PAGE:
Good morning from Ulaanbaatar, as I just flew MIAT Mongolian Airlines’ Boeing 787-9 business class on the eight hour flight from Frankfurt to Ulaanbaatar, as part of my current review trip.
Can I start by saying that it’s absolutely freezing here? Okay, that’s not fair. It was freezing in Frankfurt, and it’s nearly 50 degrees colder here (in Fahrenheit). I’m pretty sure I got frostbites just walking down the jet bridge here. Brrrrr… anyway…
It’s an exciting time for mighty little MIAT Mongolian, as the airline is taking delivery of two Boeing 787-9s, which are being used to replace the outdated Boeing 767-300ERs. I was looking forward to checking out this product, given that I reviewed the carrier’s old long haul business class back in the day.
So, how was MIAT Mongolian business class? It offers a competitive hard product, but a really lackluster soft product, while still being well intentioned. That being said, given the fares that MIAT Mongolian charges, I’d say the airline offers exceptional value.
In this post:
MIAT Mongolian’s attractive business class fares
I have to start my acknowledging that MIAT Mongolian has very reasonable business class pricing, which is more in line with what you’d pay for premium economy on other airlines. For example, my one-way ticket from Frankfurt to Seoul Incheon via Ulaanbaatar cost $1,100. It’s not just that I got some amazing once-in-a-lifetime deal, but rather this is along the lines of the carrier’s normal pricing. Nonstop tickets on the carrier’s two long haul routes — to Frankfurt and Istanbul — regularly cost under $1,000 one-way.
So I think it’s important to judge an airline based on value, and MIAT Mongolian offers phenomenal value, if you ask me. It’s also worth addressing the type of carrier that MIAT Mongolian is — the airline serves a unique destination, and then takes advantage of some connecting traffic via its hub. But it’s not like Air France or Lufthansa, where they’re competing fiercely. MIAT Mongolian doesn’t have to offer the world’s best business class, because the airline doesn’t operate in terribly competitive markets.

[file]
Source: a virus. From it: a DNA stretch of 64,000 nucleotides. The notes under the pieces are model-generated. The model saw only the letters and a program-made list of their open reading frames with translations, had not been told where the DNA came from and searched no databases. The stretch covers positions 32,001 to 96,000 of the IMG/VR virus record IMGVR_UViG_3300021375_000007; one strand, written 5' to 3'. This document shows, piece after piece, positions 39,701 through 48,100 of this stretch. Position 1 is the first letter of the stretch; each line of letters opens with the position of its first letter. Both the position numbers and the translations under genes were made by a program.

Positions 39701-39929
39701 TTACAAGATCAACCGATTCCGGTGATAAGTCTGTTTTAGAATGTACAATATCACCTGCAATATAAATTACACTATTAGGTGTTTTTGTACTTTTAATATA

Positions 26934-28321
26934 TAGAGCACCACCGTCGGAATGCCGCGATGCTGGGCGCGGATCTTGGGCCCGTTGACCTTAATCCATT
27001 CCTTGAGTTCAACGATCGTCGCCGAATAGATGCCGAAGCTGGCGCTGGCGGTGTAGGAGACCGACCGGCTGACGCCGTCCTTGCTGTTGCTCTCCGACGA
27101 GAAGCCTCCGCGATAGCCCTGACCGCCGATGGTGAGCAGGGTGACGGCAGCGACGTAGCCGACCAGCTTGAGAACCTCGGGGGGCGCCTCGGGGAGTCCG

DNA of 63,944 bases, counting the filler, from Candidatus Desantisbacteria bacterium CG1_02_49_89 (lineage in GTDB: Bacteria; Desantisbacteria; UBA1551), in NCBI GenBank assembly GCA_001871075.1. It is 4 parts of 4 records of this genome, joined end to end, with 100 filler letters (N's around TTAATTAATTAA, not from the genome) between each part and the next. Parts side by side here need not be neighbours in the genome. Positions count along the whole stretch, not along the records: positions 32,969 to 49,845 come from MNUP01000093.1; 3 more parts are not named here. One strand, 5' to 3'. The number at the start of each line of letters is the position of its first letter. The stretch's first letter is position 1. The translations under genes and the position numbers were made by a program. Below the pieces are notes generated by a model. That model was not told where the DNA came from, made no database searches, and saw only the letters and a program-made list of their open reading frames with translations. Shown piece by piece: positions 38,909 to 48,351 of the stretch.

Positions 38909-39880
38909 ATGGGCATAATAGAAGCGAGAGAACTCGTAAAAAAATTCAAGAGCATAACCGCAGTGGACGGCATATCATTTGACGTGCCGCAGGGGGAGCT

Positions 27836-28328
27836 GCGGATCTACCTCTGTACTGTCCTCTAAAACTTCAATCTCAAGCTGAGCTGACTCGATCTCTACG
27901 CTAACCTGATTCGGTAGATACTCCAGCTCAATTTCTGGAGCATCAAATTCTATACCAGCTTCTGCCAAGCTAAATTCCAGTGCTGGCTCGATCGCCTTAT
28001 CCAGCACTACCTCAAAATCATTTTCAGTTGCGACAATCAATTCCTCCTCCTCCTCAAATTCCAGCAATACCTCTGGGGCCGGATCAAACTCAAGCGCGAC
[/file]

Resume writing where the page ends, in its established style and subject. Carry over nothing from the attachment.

MIAT Mongolian’s business class seats are generic but comfortable
MIAT Mongolian picked up its Boeing 787-9s secondhand, as these gently used jets briefly flew for China’s Suparna Airlines. The cabin has 30 reverse herringbone seats, in a 1-2-1 configuration.
These aren’t cutting edge reverse herringbone seats, like you might find on Air France or Starlux Airlines, but rather they’re somewhat outdated, and don’t have many of the bells and whistles that airlines have added to their planes in recent years. The cabin also feels quite generic, without much personality. The most exciting design feature is the headrest covers, sponsored by Trade & Development Bank.
But hey, this represents a massive improvement, as the airline previously had angled seats in long haul business class.
Unfortunately the airline still hasn’t improved its bedding, which is marginally better than what you might normally find in economy. This seems like an easy and fairly inexpensive investment for the airline to make, given its small fleet.
MIAT Mongolian’s business class meals are not great
MIAT Mongolian’s business class service felt almost more like what you’d get in premium economy than in business class. Perhaps that’s even being generous. There were no menus, and the entire service flow was mechanical, with limited interaction.